This paper develops two models to investigate the effect of team leader positive affectivity (PA) on team member turnover intention and team organizational citizenship behavior (OCB), at the individual and team levels, respectively. A two-wave longitudinal study was conducted involving a survey of 58 team leaders and 174 team members in a large Chinese telecom company across a three-month period. We found that team members’ organization-based self-esteem (OBSE) at Time 1 mediates the relationship between team leader PA at Time 1 and team member turnover intention at Time 2, whereas team aggregated OBSE at Time 1 mediates the relationship between leader PA at Time 1 and team OCB at Time 2.
This paper highlights the internecine struggle within the top management team in listed companies in China. Drawing on a power perspective, we longitudinally examine the antecedents of CEO dismissal followed by inside succession in dual-path CEO career. It examines the influence of followers’ power on the dismissal of incumbent CEO and demonstrates the liability of newness and outsiderness, which is strengthened by the power of followers. It also highlights conflicts of interest and competition within the top management team and the joint effects of followers’ power on both the liability of newness and outsiderness.
Although entrepreneurial orientation has been identified as a key facilitator of a firm’s innovative behaviors, its antecedents, especially the determinant role of the business leader, have yet to be explored. Drawing on strategic leadership theory, which posits the role of CEO in determining a firm’s strategic direction, we examined the influence of CEO demography, specifically age, tenure, and education, on a firm’s entrepreneurial orientation. Based on a sample of 231 Chinese firms, we found firms with a CEO who was younger, higher educated, and with a shorter tenure on the job had a greater extent of entrepreneurial orientation. Moreover, the firm’s competitive environment moderated these relationships.
This paper presents an exploratory case study to examine information systems development (ISD) processes in a low methodology maturity environment, and to understand the role of control mechanisms in project success. The case involves the development of a large scale information system, which progressed without a fully-defined “master plan” or much reliance on formal methodologies, but was successfully launched nevertheless despite some delay. Data were analyzed from the lens of control theory. Results show that clan control emerged as a dominant form of informal control in a high complexity and low methodology maturity environment. Moreover, end-to-end user participation through collocation with the developers served as effective outcome control, which appeared to be a critical success factor. The reliance on behavior control was marginal, although the project manager’s effective leadership as a form of self-control also played a role in project success. This work contributes to ISD research in general and the development of a control perspective to user participation in ISD.
The two latest Five-Year Plans of China call for an increasing focus of the whole country on technology-based innovation. Moreover, China’s ambition to become an innovation-oriented nation has attracted widespread international interest and academic studies in technology and innovation management. However by now, there is still not a rigorous amount of the research in this field as regards to China. This paper reports a comprehensive review of the research published between 2002 and 2011 in twelve top technology and innovation management international journals. Overall, a sample of 241 relevant articles in 780 issues is used as the basis for the study. The result is a map of the main research topics, their influence, and the availability of tested empirical data, which traces a state-of-the-art research on technology innovation management in China. Discussion on the map draws avenues for further research and insights for both researchers and policy makers on why, where and how to advance knowledge in the field, with a particular focus on implications for developing cooperation at the enterprise level.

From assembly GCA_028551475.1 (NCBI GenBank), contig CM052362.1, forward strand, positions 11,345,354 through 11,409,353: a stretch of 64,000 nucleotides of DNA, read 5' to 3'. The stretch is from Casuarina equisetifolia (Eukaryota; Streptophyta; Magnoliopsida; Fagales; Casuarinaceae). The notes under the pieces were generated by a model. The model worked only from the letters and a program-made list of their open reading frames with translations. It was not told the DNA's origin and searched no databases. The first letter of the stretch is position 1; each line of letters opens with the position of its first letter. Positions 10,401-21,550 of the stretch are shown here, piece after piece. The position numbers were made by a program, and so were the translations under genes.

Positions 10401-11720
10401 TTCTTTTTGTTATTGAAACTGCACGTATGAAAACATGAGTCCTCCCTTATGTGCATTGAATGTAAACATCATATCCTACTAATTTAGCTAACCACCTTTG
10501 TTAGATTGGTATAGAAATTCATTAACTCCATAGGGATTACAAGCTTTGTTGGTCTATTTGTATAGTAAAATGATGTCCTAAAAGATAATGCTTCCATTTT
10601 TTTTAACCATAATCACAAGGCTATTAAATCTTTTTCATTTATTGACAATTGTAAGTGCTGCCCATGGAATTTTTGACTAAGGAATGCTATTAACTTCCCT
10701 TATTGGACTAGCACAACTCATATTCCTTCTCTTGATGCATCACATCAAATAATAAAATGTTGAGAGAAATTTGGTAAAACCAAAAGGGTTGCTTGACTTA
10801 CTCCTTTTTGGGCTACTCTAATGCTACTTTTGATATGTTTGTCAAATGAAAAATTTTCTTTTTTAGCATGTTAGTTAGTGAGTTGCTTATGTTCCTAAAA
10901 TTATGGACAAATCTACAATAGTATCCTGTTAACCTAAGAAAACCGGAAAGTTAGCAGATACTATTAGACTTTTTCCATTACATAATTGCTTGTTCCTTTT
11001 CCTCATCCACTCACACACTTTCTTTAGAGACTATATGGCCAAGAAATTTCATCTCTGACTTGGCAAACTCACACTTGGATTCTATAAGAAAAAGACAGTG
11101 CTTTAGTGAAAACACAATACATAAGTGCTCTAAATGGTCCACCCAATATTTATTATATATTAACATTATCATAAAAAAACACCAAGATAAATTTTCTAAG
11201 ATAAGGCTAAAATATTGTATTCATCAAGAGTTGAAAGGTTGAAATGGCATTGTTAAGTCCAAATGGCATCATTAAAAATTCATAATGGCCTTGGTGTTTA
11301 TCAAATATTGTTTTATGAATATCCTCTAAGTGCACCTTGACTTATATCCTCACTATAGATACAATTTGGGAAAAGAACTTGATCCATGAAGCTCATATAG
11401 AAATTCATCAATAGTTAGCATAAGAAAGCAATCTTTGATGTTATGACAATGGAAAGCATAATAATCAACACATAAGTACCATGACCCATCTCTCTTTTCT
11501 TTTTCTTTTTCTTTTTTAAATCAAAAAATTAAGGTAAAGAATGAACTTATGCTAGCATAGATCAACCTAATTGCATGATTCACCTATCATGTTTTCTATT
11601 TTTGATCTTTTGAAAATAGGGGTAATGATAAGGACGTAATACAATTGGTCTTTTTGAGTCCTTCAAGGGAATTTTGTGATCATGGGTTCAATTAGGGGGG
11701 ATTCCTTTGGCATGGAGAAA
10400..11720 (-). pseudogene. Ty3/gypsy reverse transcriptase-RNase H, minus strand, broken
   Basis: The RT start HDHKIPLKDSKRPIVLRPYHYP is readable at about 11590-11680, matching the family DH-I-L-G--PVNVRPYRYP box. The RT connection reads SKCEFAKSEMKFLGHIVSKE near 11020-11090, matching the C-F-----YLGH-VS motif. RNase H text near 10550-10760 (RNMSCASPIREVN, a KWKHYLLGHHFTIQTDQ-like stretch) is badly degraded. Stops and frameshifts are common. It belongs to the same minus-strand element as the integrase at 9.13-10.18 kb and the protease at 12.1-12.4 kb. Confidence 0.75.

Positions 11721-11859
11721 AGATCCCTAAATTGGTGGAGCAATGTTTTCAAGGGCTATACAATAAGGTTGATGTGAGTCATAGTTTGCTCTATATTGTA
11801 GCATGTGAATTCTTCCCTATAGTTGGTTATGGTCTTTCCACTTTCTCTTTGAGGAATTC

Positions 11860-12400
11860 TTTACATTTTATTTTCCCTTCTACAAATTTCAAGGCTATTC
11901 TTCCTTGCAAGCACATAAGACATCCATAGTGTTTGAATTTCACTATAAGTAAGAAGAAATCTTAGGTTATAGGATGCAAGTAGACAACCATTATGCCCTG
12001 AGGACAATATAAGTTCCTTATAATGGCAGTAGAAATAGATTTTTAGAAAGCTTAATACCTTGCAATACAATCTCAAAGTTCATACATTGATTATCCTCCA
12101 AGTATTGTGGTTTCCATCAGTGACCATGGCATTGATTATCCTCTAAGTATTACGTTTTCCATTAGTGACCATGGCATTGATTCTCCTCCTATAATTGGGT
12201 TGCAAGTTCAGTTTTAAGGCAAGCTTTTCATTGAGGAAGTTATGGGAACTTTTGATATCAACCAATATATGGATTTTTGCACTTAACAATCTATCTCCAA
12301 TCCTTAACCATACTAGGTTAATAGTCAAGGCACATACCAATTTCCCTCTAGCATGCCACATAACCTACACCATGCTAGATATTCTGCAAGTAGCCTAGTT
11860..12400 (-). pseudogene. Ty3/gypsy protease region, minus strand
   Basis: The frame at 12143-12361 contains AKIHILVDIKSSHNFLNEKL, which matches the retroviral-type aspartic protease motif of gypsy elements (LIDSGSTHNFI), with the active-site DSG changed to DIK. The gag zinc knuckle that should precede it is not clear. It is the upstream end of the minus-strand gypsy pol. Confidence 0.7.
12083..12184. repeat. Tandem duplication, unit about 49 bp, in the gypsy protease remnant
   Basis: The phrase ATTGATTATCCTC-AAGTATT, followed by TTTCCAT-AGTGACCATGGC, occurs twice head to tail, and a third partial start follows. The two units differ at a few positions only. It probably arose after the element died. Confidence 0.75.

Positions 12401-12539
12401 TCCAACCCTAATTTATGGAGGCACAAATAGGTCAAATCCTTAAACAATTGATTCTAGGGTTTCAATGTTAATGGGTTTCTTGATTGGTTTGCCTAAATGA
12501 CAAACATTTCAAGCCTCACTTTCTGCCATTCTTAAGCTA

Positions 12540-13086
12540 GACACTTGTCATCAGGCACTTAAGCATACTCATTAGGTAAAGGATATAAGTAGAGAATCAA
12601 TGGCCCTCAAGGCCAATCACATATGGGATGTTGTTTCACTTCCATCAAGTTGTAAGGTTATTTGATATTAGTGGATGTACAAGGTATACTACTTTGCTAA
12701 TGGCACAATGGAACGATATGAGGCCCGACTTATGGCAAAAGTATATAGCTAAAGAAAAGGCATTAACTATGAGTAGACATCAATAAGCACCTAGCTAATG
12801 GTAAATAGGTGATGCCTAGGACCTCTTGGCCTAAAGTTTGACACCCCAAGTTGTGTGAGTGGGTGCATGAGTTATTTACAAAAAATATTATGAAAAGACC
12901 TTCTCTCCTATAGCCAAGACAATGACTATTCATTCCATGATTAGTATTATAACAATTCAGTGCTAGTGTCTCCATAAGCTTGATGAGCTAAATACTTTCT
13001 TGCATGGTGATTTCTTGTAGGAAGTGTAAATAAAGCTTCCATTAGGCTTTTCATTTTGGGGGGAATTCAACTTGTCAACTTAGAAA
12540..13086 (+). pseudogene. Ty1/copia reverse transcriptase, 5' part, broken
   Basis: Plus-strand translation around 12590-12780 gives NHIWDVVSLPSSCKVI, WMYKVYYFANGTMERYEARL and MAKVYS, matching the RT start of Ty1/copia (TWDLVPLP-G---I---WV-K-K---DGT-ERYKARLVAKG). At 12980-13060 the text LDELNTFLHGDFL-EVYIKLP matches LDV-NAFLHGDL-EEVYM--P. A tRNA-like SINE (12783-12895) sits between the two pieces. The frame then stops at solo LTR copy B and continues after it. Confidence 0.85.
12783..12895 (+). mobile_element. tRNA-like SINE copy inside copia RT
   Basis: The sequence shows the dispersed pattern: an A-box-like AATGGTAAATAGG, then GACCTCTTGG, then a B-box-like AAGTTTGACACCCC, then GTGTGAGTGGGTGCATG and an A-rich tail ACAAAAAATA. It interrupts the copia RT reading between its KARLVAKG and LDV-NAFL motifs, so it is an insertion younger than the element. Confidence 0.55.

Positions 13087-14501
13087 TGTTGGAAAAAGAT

This case study examines the succession of Chinese family business in Hong Kong, drawing upon theories of the firm. More specifically, it utilizes capabilities theories, property rights economics and Neo-Confucianism to understand management disputes and infighting among the members in a Chinese family business in Hong Kong. This paper will argue that the founder of a Chinese business firm in Hong Kong is able to lead his or her offspring to create a dynamic enterprise via charismatic leadership and family rules embedded in traditional Chinese values. However, these two strategic assets disappear following the passing away of the founder as well as the emergence of new social values. When the founder passes on the enterprise to his or her offspring using more or less the equal inheritance system, the traditional Chinese value is unable to enforce the leader’s will to consolidate the strengths of the second generation family members to maintain the founder’s business. Furthermore, when the business is owned by all family members, property rights of the firm become unclear. Without effective enforcement of traditional Chinese values and with collective ownership rights, some family members will have the incentive to capture the economic rent that is shared by all members. In other words, some family members behave opportunistically or even cheat in order to capture economic gains in the public domain. High monitoring and enforcement costs in the form of court battle and endless disputes will occur. Rent dissipation occurs in the form of deterioration of the quality of the family business. This case study is based on Yung Kee, an internationally well-known roast goose restaurant in Hong Kong as an illustration.